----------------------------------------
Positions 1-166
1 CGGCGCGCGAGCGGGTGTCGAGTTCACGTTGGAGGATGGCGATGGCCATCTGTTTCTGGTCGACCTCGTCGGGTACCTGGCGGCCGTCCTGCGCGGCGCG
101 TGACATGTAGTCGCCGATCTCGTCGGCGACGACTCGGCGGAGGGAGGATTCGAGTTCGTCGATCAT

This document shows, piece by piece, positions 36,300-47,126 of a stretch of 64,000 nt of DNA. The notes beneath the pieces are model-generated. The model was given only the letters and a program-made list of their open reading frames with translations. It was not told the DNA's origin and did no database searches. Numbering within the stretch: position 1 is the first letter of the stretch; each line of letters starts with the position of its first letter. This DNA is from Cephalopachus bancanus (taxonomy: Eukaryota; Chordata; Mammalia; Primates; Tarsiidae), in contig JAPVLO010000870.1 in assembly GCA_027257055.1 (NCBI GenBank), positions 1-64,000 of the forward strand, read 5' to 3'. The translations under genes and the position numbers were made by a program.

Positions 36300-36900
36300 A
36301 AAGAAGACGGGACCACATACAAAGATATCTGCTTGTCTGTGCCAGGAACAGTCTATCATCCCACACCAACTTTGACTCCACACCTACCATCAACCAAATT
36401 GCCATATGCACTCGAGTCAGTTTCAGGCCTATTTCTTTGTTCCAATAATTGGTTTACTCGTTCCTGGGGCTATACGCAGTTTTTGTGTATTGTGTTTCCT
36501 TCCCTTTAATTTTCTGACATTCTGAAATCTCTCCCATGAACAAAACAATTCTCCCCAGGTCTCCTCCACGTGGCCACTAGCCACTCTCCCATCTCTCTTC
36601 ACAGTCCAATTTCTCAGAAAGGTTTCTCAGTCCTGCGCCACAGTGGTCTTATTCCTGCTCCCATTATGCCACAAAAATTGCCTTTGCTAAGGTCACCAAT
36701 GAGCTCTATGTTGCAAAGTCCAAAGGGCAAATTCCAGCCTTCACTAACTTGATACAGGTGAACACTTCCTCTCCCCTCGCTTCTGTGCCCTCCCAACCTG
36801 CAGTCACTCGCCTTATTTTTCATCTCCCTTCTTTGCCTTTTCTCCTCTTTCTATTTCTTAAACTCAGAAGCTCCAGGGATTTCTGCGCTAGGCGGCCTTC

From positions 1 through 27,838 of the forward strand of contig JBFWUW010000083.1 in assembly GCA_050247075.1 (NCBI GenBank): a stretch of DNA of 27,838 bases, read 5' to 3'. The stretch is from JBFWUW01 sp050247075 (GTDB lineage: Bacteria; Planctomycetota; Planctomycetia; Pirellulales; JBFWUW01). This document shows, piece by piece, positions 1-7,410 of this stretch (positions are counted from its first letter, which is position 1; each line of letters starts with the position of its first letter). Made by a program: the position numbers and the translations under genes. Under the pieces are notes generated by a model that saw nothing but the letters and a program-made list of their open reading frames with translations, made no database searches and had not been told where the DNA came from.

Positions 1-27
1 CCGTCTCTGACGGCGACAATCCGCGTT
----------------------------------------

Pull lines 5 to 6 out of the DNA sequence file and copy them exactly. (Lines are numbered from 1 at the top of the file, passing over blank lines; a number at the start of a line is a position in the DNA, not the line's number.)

Positions 36300-36900
36300 A